Kansas City, Mo. Artist Ursula von Rydingsvard stands on the sprawling south lawn at the Nelson-Atkins Museum of Art. Dressed in a black sweater, black jeans and black boots, her tall, broad-shouldered frame stands out against the lush green sod moist from a morning rain.
von Rydingsvard brushes her hands over ``Large Bowl,'' a 12 1/2-foot cast bronze sculpture, one of seven mammoth abstract works she has on display at the museum.
``Go ahead and touch it,'' she invites. ``It's OK.''
The artist believes in the spontaneity of the human spirit. Intuition and improvisation drives her creative process. Her carved sculptures -- often in cedar and graphite -- are unpredictable and sensuous. And they often reveal something deep within her subconscious.
Saving her soul
von Rydingsvard was born in 1942 in Deensen, Germany, to a Ukrainian farmer and his Polish wife, who had lived in Poland until they were forced to move to a slave labor camp and work for the Nazis, according to a recent article in the Smithsonian magazine.
After the war, the family was shuttled from one refugee camp to the next. Like other refugees, they had very few possessions and household utensils were treasured.
When she was a child, von Rydingsvard wore a spoon tied around her neck so she wouldn't lose it.
So it's no surprise that she dresses in dark colors and creates sculptures that are brooding, stoic, haunting and domestic. Her creations, once formed, often resemble objects of daily life -- bowls, soup ladles, shovels, hoes, rakes and, yes, spoons.
According to von Rydingsvard, these primitive implements are ``the real icons.''
``They are the things that save my soul, not only save me physically, but save me psychologically. I'm sure that I idealize them,'' she said.
Still, the sculptor says, she does not seek to recreate her childhood memories in her works.
``Never, ever, do I recall being in my studio and directly connecting a memory to the piece I'm working on,'' she said.
In her New York studio, von Rydingsvard uses circular saws to hack and chisel four-inch by four-foot cedar beams and then uses clamps, rods and glue to stack them into sculptures that tower twice her height.
She begins from the ground up, deciding what direction and how deep to make the cuts into the beams based on a image in her head, an image she cannot describe or draw.
``I never do a preliminary drawing or models. It's all intuitive,'' von Rydingsvard said.
She creates one layer at a time, cutting the beams so they fit together in a geometric unit. Eventually, the pieces of her puzzle-like sculptures are glued together, layer by layer and allowing eight hours between each layer for the glue to dry.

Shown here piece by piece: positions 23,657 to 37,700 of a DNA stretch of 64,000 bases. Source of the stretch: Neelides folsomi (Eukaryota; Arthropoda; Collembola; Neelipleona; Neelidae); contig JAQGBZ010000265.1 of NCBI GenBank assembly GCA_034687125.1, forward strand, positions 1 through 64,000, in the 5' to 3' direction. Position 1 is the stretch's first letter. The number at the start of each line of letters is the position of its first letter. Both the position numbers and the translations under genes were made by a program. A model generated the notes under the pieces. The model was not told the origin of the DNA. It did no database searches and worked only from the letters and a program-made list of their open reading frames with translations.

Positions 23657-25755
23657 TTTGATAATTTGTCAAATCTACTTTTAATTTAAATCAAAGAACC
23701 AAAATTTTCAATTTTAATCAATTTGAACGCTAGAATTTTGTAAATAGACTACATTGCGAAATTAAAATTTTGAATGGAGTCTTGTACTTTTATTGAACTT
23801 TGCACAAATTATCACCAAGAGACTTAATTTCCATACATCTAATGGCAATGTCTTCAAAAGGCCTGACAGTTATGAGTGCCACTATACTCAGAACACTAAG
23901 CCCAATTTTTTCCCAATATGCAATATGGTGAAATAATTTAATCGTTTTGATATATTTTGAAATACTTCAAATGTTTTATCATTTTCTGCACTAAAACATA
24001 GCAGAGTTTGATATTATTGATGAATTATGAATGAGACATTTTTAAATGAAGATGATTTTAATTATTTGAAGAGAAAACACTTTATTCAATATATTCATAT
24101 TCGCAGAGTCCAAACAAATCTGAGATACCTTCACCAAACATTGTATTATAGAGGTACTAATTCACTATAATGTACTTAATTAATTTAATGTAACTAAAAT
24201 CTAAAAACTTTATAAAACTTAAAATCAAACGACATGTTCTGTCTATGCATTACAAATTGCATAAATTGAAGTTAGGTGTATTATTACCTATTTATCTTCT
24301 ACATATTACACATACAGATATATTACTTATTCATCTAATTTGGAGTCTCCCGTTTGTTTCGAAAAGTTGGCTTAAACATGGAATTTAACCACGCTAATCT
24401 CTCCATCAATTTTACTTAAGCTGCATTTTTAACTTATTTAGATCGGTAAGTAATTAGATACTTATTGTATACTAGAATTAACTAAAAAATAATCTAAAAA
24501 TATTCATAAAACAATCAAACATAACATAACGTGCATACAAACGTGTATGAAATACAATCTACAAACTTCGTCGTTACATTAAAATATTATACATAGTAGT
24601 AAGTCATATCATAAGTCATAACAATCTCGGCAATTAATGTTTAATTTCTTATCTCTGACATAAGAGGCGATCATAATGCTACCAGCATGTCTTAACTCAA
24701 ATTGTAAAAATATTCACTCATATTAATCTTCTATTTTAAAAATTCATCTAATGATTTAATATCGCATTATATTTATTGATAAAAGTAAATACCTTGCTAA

Excess glue is picked off and zinc naktilae, a wood preserver, is applied. The exterior of the sculpture is covered with powdered graphite and then scoured in places to allow the wood ``to breathe through.''
Finally, latex is sprayed onto the wooden surfaces to set the graphite and to keep the wood stable for many years.
``You have to spray with latex every three years,'' she said. ``If you don't, it turns silver.''
The von Rydingsvard exhibition originated in the summer of 1997 as an outdoor installation in Yorkshire Sculpture Park in West Yorkshire, England. Next March after its run at the Nelson-Atkins, the exhibition will travel to the Indianapolis Museum of Art.
Debra Scott, curator of modern and contemporary art at the Kansas City museum, said some of von Rydingsvard indoor works recently were on display at the Madison Art Center in Madison, Wis., and will continue on a tour that will take them to Hood Museum of Art in Hanover, N.H.; the Chicago Cultural Center; and the Contemporary Museum in Honolulu.
Her works have been acquired by the Metropolitan Museum of Art and the Whitney Museum of American Art, both in New York City; the Walker Art Center in Minneapolis, Minn; the High Museum of Art in Atlanta; and the Detroit Institute of Arts. A number of private collectors, including the Microsoft Corporation in Redmond, Wash., have commissioned her works.
``She is in the front rank of sculptors today, bringing intense energy and gravitas to sculpture,'' Martin Friedman, director emeritus of the Walker Art Center, stated in the Smithsonian article.
``She is also a key figure in restoring to sculpture its sense of craft. In her work, labor has been elevated to a sacred process.''
-- Jan Biles' phone message number is 832-7146. Her e-mail address is firstname.lastname@example.org.